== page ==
Could there have been a better start to the 2023 London Handel Festival?
Although not exactly a rarity, Handel’s Alexander’s Feast, HWV 75 of 1736 does not enjoy as many outings as its brilliance clearly merits. This may be because it is perceived as falling at a time when Handel was undergoing the transition from writing Italian operas to English choral works, meaning that if one is interested in performing the latter the temptation is to opt for such fully fledged oratorios as Saul, Messiah or Samson. If this is so, however, it is a shame, for it ignores the fact that the success of Alexander’s Feast played its own part in encouraging the composer to make the transition, while the varied and overwhelming nature of the work speaks for itself.
This performance, which constituted the opening concert in the 2023 London Handel Festival and fell on Handel’s 338th birthday, made an extremely strong case for the piece by presenting it in its original form. Handel was to revise the music for performances in 1739, 1742 and 1751, but the audience at St George’s, Hanover Square was able to hear it more or less as it would have been performed at its premiere at the Covent Garden Theatre on 19 February 1736. This means that the London Handel Orchestra, conducted by Laurence Cummings, performed all three of the concertos that appeared in the original version. These were the Concerto in B flat major for Harp, Lute, Lyrichord and other Instruments, HWV 294, in which the harp playing of Lisa Vandersmissen was particularly sublime, the Concerto Grosso in C major, HWV 318 and the Organ Concerto in G minor, HWV 289.
The piece sets Dryden’s ode Alexander’s Feast, or the Power of Music, which had been written in 1697 for the Feast of Saint Cecilia, patron saint of music. It had previously been set by Jeremiah Clarke in 1697 and Thomas Clayton in 1711 (although neither version has survived), but the writer Newburgh Hamilton was convinced that Handel could create something special from Dryden’s words and persuaded the composer to do so. The ‘story’ sees Alexander the Great and his lover Thaïs in the captured city of Persepolis celebrating their victory over Darius and conquest of Persia. At the feast the court musician Timotheus stirs Alexander’s emotions with his singing to such an extent that he decides to burn the city down in order to avenge the fallen Greek soldiers.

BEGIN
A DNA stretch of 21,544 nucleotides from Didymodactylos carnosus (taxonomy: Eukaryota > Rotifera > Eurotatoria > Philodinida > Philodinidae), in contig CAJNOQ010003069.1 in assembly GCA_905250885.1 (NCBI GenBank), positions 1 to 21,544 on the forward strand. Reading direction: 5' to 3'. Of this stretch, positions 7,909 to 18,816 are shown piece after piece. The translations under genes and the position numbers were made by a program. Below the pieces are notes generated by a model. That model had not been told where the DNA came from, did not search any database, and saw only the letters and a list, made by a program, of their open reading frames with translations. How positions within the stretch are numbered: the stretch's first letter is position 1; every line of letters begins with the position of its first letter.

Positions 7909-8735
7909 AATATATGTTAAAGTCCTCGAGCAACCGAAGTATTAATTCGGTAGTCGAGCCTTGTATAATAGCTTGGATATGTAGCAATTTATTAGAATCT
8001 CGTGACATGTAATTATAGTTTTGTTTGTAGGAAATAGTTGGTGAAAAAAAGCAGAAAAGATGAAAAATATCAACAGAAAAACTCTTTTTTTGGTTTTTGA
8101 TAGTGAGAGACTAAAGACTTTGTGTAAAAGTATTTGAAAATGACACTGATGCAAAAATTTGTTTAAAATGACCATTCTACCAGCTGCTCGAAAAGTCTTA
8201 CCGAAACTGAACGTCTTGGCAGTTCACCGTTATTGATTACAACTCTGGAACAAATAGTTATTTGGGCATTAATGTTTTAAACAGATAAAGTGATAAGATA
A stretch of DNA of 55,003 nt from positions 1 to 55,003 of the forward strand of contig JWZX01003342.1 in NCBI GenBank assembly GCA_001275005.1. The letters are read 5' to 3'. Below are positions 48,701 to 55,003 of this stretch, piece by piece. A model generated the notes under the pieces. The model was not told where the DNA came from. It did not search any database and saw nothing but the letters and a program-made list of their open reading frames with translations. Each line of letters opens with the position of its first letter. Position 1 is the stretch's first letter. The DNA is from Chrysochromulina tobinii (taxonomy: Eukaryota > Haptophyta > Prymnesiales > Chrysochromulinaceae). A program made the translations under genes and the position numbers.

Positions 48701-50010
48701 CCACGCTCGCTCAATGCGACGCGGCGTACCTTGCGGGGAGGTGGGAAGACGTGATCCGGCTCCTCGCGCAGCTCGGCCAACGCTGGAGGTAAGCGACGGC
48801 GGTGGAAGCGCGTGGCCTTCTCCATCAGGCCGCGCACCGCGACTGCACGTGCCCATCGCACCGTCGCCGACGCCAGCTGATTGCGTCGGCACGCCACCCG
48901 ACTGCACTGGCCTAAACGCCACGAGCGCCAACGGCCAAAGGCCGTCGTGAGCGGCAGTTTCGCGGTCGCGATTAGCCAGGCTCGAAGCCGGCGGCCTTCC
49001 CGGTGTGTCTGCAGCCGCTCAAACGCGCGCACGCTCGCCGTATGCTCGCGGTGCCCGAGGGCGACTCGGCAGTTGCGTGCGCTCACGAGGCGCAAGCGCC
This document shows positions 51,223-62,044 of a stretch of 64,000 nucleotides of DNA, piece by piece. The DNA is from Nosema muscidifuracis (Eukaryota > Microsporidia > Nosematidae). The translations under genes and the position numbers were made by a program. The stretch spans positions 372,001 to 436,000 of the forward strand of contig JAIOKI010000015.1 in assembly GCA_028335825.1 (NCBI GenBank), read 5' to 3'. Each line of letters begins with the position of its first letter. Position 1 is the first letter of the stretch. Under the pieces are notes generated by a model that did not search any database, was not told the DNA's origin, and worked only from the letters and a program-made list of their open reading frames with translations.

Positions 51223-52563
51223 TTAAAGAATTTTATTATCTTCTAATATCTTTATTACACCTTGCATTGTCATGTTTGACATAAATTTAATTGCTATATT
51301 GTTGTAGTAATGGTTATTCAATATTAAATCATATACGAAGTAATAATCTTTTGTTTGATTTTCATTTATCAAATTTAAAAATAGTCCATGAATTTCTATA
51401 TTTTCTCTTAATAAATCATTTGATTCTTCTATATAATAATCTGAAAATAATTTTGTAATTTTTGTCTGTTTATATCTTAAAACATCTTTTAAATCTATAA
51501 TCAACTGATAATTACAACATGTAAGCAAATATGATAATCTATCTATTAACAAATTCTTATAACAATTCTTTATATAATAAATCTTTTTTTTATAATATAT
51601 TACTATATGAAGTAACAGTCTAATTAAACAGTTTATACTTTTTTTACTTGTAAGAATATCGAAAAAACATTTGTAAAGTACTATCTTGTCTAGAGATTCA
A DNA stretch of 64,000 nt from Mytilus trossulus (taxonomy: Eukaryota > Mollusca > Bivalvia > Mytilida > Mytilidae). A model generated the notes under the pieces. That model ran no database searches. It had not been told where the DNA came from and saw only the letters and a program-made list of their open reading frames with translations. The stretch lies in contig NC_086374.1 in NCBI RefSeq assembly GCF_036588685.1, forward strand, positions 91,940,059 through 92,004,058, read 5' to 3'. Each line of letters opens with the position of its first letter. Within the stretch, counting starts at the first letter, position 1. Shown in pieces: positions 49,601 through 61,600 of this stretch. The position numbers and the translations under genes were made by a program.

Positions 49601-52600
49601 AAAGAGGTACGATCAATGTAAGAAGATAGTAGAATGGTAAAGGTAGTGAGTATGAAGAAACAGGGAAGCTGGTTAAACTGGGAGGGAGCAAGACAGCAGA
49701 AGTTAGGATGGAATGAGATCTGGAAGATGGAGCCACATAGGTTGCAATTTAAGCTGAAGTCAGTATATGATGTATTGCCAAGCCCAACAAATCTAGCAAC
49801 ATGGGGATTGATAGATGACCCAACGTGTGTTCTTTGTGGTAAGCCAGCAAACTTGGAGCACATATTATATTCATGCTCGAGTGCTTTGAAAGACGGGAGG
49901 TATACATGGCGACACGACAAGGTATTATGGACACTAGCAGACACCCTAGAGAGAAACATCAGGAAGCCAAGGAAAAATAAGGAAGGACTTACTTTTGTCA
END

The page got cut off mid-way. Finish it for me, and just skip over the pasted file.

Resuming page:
“This performance… fell on Handel’s 338th birthday…”
The facts that Alexander’s decision derived more from drunken high spirits than righteous vengeance, and that after the event he deeply regretted what he had done, are both completely ignored. Thus, while Dryden expressed certain reservations about music’s ability to arouse such hatred and destruction, Handel’s total belief in its expressive power saw him jump on the dramatic and musical possibilities of the events described, largely ignoring the moral dimensions.
This performance brought out to the full all of the different moods and emotions that Timotheus conjures with his music, with Handel having designed the varied score to make us feel joy, sorrow, vengeance and love at different times. As is naturally the case with an ode, the emphasis is on relating events and Handel cleverly works with this by not presenting Timotheus’ songs, for which Dryden provided no words in any case, directly. This introduces another layer of intrigue because when we hear, for example, the tenor describe how Timotheus ‘With flying fingers touch’d the lyre’ we are left to imagine the divine nature of the music he is producing, which it is easy to do when what we hear in the flesh is so beguiling in its own right.
The chorus, comprising the London Handel Singers and National Youth Chorus of Great Britain Fellows, played its part to the full and shone particularly at the end. Following the destruction of Persepolis, it announces the arrival of Saint Cecilia herself, after which we learn that while Timotheus’ ‘pagan’ songs may summon base emotions, the new sacred music that she embodies elevates and inspires virtuous deeds. The choral fugue that ended the piece was then delivered so well that it was possible to appreciate the technical strengths of the performance, even while one was simply feeling uplifted by the music.
The three soloists all sang from the pulpit in St George’s which helped give their proclamations particular gravitas. Joshua Ellicott, replacing an indisposed Stuart Jackson, revealed an expansive tenor and his delivery style felt quite free and easy. This proved to be highly effective for relating events, as the role requires, and the audience soon forgot just how disparate the requirements placed on his singing were because everything felt so smooth. Revealing a very firm bass, Jonathan Lemalu’s performance was extremely assured, while Lucy Crowe was simply a class act. With her beautiful soprano being so accomplished, her sound could glisten on the surface even while there was so much else going on within it. The moment at which she described the burning of Persepolis with an unnerving sweetness and serenity marked out the brilliance of her own performance, as well as that of Handel’s writing to set up such paradoxes in the first place.
• The 2023 London Handel Festival continues until 18 March, with a performance of J.S. Bach’s St Matthew Passion following on 7 April.
• For details of all events and tickets visit the LHF website.